Is North Korea Still 'Our Enemy'? South Considers Big Changes, But U.S. Wants More From Peace Talks

South Korea has reportedly considered deleting a reference to North Korea as an "enemy" in the country's biennial defense paper, the latest in a series of major changes at a time when Seoul appeared to be outpacing its U.S. ally in trying to make peace with their longtime mutual foe.

South Korea's official Yonhap News Agency cited a government source as saying "it would be contradictory" to continue negotiations with rival North Korea as part of the latest diplomatic initiative outlined during the third inter-Korean summit in April, "while leaving the description of the North Korean military as an enemy in our government's official paper." The two were engaged in a devastating 1950s conflict that ended in an armistice but no official peace treaty, and they have been technically at war at ever since.

While both countries officially maintain a policy of reunification, they remain divided by the world's most heavily armed border and frequent exchanges of bellicose rhetoric. The South Korean Defense Ministry's latest white paper referred to North Korea as "our enemy," a descriptor that Seoul is apparently questioning amid this year's historic peace talks.

"We have been striving to come up with a way to use a phrase or word that would sufficiently reflect the North's military threat instead of using the 'enemy' expression," the source told Yonhap.

North Korean soldiers stand guard at the border village of Panmunjom during high level talks between North Korea and South Korea on August 13. South Korea appears to have outpaced U.S. efforts to make peace with their mutual foe. South Korean Unification Ministry/Getty Images

South Korea first called North Korea its "main enemy" after a 1995 spike in verbal hostilities. The name was changed to "direct military threat" as the situation calmed in 2004, but the "enemy" label was brought back amid new threats in 2010. Following a particularly tense period throughout last year, North Korean supreme leader Kim Jong Un called for a new dialogue that has since produced numerous high-level political and military meetings as well as two inter-Korean summits co-hosted by South Korean President Moon Jae-in. Prior to this year's April and May summits, only two had ever been previously held—in 2000 and 2007.

Ahead of a third planned summit next month, Moon has promised major changes designed to keep the peace process on track. In a step that he called "audacious," the liberal leader announced last week that he sought to take new steps to establish an official peace treaty with North Korea, something for which Pyongyang has been calling. Moon also revealed plans for a unified Korean economy and infrastructure. His enthusiastic and pragmatic approach to the crisis has been bolstered by his veteran special adviser Moon Chung-in, according The Wall Street Journal.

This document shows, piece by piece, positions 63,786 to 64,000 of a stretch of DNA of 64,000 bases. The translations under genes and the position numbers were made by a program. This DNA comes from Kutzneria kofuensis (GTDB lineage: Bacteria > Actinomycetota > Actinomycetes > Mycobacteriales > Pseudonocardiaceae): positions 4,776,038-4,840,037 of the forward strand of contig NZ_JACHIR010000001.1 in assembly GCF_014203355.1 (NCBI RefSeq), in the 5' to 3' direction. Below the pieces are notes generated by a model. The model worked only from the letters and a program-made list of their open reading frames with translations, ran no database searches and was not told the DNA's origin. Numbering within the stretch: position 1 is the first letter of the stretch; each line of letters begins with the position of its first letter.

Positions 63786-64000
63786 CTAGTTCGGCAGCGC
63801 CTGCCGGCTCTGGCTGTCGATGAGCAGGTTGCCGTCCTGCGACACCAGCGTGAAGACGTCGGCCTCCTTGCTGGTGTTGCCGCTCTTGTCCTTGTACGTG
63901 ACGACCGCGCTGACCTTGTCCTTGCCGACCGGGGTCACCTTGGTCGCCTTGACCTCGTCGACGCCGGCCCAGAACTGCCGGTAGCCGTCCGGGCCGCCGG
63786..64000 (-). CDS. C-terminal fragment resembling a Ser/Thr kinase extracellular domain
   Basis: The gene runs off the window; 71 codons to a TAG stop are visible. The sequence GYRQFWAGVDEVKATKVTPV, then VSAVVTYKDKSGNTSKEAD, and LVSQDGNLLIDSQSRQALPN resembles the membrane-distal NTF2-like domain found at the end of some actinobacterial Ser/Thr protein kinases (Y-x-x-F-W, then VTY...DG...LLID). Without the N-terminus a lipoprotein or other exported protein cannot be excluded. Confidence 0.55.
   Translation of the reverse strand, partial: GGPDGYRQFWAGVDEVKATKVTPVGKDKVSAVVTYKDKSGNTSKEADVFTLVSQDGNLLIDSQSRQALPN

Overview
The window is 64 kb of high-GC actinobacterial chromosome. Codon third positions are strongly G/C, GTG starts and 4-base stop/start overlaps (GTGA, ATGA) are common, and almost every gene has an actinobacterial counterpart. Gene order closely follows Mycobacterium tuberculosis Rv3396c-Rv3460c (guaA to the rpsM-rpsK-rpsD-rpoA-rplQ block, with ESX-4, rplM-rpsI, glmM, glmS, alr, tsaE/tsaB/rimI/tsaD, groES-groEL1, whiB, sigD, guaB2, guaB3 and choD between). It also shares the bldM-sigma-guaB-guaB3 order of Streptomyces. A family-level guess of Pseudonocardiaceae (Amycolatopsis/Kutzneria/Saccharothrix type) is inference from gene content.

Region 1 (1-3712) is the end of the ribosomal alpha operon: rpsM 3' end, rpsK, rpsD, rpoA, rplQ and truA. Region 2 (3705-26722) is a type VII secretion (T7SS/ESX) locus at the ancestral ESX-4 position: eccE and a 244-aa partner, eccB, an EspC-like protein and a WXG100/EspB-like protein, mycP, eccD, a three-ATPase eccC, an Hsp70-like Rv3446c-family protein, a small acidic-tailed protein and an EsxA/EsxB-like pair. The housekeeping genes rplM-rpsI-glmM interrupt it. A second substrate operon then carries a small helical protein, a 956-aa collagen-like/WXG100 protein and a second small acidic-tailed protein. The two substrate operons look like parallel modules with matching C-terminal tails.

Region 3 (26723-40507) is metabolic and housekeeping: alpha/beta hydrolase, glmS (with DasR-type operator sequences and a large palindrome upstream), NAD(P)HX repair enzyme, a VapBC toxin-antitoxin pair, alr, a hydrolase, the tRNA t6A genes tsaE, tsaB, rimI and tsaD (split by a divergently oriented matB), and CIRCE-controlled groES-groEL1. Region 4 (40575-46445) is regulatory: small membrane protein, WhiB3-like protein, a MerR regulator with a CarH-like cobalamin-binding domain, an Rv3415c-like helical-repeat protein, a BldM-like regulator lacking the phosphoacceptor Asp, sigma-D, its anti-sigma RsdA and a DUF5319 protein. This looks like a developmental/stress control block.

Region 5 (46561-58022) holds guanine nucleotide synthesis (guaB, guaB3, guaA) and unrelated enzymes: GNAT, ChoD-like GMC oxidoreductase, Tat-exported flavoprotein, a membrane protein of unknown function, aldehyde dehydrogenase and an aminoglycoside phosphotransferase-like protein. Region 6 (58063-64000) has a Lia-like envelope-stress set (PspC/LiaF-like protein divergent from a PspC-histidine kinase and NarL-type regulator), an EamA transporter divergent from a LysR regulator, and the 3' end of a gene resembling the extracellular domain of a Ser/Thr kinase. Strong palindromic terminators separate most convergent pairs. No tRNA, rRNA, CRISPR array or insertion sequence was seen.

The U.S., however, has been more reserved in its approach and has focused on pushing Kim to abandon the nuclear weapons North Korea has long argued were necessary to deter an invasion. North Korea has suspended nuclear and longer-range missile tests, dismantled key military sites, released U.S. prisoners and returned the bodies of U.S. soldiers killed during the Korean War, but President Donald Trump and his officials have insisted that denuclearization would come before the lifting of intense sanctions or any formal declaration of peace.

While Trump himself has expressed confidence in Kim's word, the president's administration has displayed skepticism toward the progress of North Korea's denuclearization and has pushed for more sanctions. In an address to South Korea's parliament, Foreign Minister Kang Kyung-wha said that she expected additional U.S. sanctions on North Korea without "substantive" progress in talks. When asked whether or not she felt that Pyongyang had made sufficient steps already, she said, "I think there can't be a complete unity of perception" between Seoul and Washington, noting South Korea was a "key party concerned" as part of the Korean Peninsula, while the U.S.'s main concern was ridding North Korea of nuclear weapons, Yonhap reported.

General Vincent K. Brooks, commander of the United Nations Command, Combined Forces Command, and United States Forces Korea, speaks during a news conference in Seoul, South Korea, on August 22. Despite U.S. reservations about the peace process and potential strategic risks, Brooks said he’d back South Korea’s plan to reduce guard posts on the Demilitarized Zone. Yonhap News Agency/Reuters

As North-South ties improved, the South Korean Defense Ministry has gone as far as to suggest it may pull troops from the Demilitarized Zone that separates the two neighbors. Despite Washington's reservations over the current peace process, the top U.S. commander in South Korea said Wednesday he would support a plan to reduce guard posts along the fortified boundary, even if it did pose a risk in the event of a military conflict.

"I have some concerns about what that means militarily for the ability to defend along the military demarcation line," General Vincent K. Brooks, U.S. Forces Korea commander, told reporters, adding that the danger was "a reasonable degree" that made it worth it in the spirit of reducing tensions, according to Reuters.